Barbara Gittings (1932-2007) and Kay Tobin Lahusen (1930-) were gay civil rights pioneers and partners for nearly forty-six years. The collection contains their personal and professional papers, photographs by Lahusen created in the course of forty-five years of gay rights activism, and the extensive collection of materials they gathered and preserved to document the movement. The collection also includes Gittings’ extensive correspondence with fellow activists, most notably Frank Kameny, records of her editorial work on The Ladder, interviews conducted for Lahusen’s book, The Gay Crusaders, and organizational files from their work in such organizations as the Daughters of Bilitis and several other early homophile groups; the Gay Task Force of the American Library Association; the Gay Activists Alliance; and the National Gay and Lesbian Task Force.
Names
Gittings, Barbara, 1932-2007 (Creator)
Tobin, Kay (Creator)
Dates / Origin
Date Created: 1855 - 2009
Library locations
Manuscripts and Archives Division
Shelf locator: MssCol 6397
Topics
Gay rights -- United States
Gay activists -- United States
Lesbian activists
Gay liberation movement -- United States
Lesbians -- United States
Homosexuality -- United States -- History -- 20th century
National Gay and Lesbian Task Force (U.S.)
Gay Activists Alliance
Daughters of Bilitis
American Library Association. Gay Task Force
Genres
Photographs
Notes
Barbara Gittings and Kay Tobin Lahusen were gay civil rights activists and partners for nearly forty-six years. Barbara Gittings (1932-2007) began her involvement with the homophile movement in 1958, when she established the East Coast chapter of the Daughters of Bilitis (DOB), the first lesbian organization in the United States, which had been founded in San Francisco in 1955. From 1963 to 1966, Gittings edited The Ladder, the DOB’s national magazine. She also marched in the annual Independence Day pickets in the 1960s, which were the first demonstrations for gay rights. From 1971 to 1986, Gittings acted as the coordinator of the American Library Association’s Gay Task Force, creating gay bibliographies and topical reading lists. Her involvement with panels and exhibits at American Psychiatric Association (APA) conventions directly influenced the APA’s decision in December 1973 to remove homosexuality from its list of mental illnesses. In addition, Gittings was a charter member of the board of directors of the National Gay and Lesbian Task Force (1973) and the Gay Rights National Lobby (1976), which later merged with the Human Rights Campaign. Kay Tobin Lahusen (1930-) began her involvement with the homophile movement in 1961, when she joined DOB. Lahusen is known, often under her pen name Kay Tobin, for being the first openly gay photojournalist. She photographed and reported for The Ladder and Gay Newsweekly and is responsible for many famous pre-Stonewall photographs. Some of the most reproduced images from this era are Lahusen’s depiction of the Independence Day pickets, in which she also marched. In 1970, Lahusen co-founded the Gay Activists Alliance (GAA), and later organized the Gay Women’s Alternative in New York City. In 1972, Lahusen co-authored The Gay Crusaders, the first collection of short biographies of gay activists.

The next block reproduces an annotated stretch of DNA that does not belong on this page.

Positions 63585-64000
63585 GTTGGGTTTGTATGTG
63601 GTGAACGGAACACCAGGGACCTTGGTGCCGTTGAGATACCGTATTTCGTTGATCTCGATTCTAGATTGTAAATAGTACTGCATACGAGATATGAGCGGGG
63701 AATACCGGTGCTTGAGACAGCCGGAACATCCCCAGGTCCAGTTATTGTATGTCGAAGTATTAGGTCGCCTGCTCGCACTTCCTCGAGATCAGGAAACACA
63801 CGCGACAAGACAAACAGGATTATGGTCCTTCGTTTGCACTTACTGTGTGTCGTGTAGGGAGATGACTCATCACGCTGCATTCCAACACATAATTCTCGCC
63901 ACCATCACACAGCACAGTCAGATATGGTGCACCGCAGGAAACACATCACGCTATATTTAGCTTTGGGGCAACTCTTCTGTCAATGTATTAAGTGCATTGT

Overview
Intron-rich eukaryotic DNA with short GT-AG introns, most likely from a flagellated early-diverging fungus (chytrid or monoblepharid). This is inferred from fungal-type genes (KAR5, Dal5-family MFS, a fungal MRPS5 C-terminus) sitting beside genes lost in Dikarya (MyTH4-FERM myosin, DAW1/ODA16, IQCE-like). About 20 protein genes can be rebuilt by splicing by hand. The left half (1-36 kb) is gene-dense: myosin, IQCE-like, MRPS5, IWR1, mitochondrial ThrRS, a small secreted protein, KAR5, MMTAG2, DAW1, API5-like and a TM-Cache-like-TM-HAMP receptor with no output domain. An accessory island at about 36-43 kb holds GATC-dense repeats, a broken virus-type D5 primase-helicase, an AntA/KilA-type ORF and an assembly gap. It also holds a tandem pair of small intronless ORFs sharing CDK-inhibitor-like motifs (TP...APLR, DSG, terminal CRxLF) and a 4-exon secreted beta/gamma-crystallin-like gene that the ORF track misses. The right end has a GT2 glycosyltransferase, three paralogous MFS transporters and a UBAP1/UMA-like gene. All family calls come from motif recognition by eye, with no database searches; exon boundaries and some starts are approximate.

Physical Description
Extent: 79.16 linear feet (170 boxes, 7 oversized folders); 305 audio files, 4 dvds
Type of Resource
Text
Identifiers
MSS Unit ID: 6397
NYPL catalog ID (B-number): b19071200
Universal Unique Identifier (UUID): 787827a0-c5d9-012f-a36c-58d385a7bc34